Erich Wolfgang Korngold
About Erich Wolfgang Korngold
Music is music whether composed for the stage, the conductor’s desk or for the cinema. The form can change and the method of notation can be different, but the composer cannot make any compromises in what he considers to be his musical convictions. (Erich Wolfgang Korngold)
Erich Wolfgang Korngold was born on 29 May 1897 in Bruenn, Moravia, in the Austro-Hungarian Empire (today Brno, Czech Republic). This musical prodigy was the second son of Julius Korngold, prominent music critic of the Neue Freie Presse. Richard Strauss and Giacomo Puccini were two of the admirers of the musically precocious child’s compositional ability. Encouraged by his father, Korngold received his first music theory lessons at the age of six. When only nine, he performed his fairy tale cantata “Gold” for Gustav Mahler who immediately recommended Alexander von Zemlinsky as a teacher. In 1910, the ballet-pantomime Der Schneemann received its premiere in the Vienna Court Opera under the baton of Franz Schalk. The work was discussed in the cultural pages of the newspapers and certain critics doubted the authorship of the young composer. In 1916, public acclaim was again achieved with the premiere of the one-act operas Violanta and Der Ring des Polykrates under the direction of Bruno Walter. At the age of 20, Korngold performed his military service as a recruit in the military band of an infantry regiment. Three years later, the triumphal success of his opera Die tote Stadt began on a variety of European stages. With his fourth opera Das Wunder der Heliane (1927), Korngold was caught in the crossfire of a cultural dispute, partially initiated by his father, which had been sparked off by Krenek’s topical opera "Johnny spielt auf”. The cooperation with Max Reinhardt began in 1929 with the adaptation of Johann Strauss’s “Fledermaus”. In 1934, the director invited Korngold to Hollywood for a production of "A Midsummer Night's Dream". For the next four years, the composer divided his time between Vienna and Hollywood, ultimately settling in Hollywood in 1938, following the annexation of Austria by Nazi Germany.
In Hollywood he became one of the most sought after film music composers in the USA. In the post-war years, the composer was unsuccessful in his attempts to re-establish himself on European cultural stages. Korngold died in Hollywood on 29 November 1957.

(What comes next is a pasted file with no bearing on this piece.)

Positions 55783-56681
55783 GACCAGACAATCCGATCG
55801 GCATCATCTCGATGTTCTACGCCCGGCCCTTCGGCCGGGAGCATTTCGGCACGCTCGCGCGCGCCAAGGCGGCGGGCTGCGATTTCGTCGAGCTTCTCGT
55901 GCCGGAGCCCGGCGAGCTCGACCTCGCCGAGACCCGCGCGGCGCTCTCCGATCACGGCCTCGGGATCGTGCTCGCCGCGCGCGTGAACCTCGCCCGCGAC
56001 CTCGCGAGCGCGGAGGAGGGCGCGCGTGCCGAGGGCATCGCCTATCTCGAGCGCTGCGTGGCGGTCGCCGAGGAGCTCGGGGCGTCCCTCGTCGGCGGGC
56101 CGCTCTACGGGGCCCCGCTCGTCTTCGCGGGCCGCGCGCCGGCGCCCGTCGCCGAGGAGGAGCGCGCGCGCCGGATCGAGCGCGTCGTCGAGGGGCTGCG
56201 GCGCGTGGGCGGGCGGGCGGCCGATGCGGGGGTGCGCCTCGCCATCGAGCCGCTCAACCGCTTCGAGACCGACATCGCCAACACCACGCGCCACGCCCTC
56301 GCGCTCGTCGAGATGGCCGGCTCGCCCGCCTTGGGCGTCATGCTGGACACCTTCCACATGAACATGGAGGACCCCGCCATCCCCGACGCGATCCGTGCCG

Korngold’s music theatre works made him the most popularly performed German-speaking opera composer between 1910 and the 1930s alongside Richard Strauss. The opera Die tote Stadt (1916-1919) today continues to be included in the regular music theatre repertoire. The libretto based on Rodenbach’s novel “Bruges-la-morte” was written by Korngold himself in cooperation with his father under the pseudonym Paul Schott. Korngold’s music for the Symbolist, morbid text developed on the back of Late Romantic tonal worlds to form an independent expressive language tracing the psychology of the plot in great detail. Wunder der Heliane (1923-1926) which was considered by the composer as his most significant work marks a turning point in Korngold’s oeuvre. The monumental orchestral forces and the demands on the singers reach the limits of what is performable. During his second career as film music composer for the Warner Brothers Studios, the composer was able to bring the genre of symphonic film music to perfection. Korngold was one of the most influential co-founders of the “sound of Hollywood” with his classics such as “The Adventures of Robin Hood” (1938), “The Sea Hawk” (1940) and “The Sea Wolf” (1941).
The violin concerto (Concerto in D major 1937-1939/1945), the cello concerto (Concerto in C, 1946) and the Symphony in F# for large orchestra (1947-1952) guarantee that Korngold’s works have their place on the concert stage. These three compositions are all late works and connect the expertise of the classical composer with his experiences within the realms of film music. In his concert works, Korngold drew partly on the best thematic material from his film scores, in the creation of his significant post-war compositions. The solo parts are virtuoso, the orchestral writing displays skill in the changes of tonal colouring and the emotionally dense music is characterised by a noble yet yearning melos. Particularly in the symphony, ambitious rhythms are paired with a rugged chromaticism which overflows into atonality.
Korngold’s film music received four Oscar nominations. The composer was awarded the prize for the "Best Original Score" 1936 (“Anthony Adverse”) and 1938 (“The Adventures of Robin Hood”). Since 1995, the Erich Wolfgang Korngold Prize has been awarded by the foundation Deutsche Kinemathek for the lifework of an outstanding film music composer.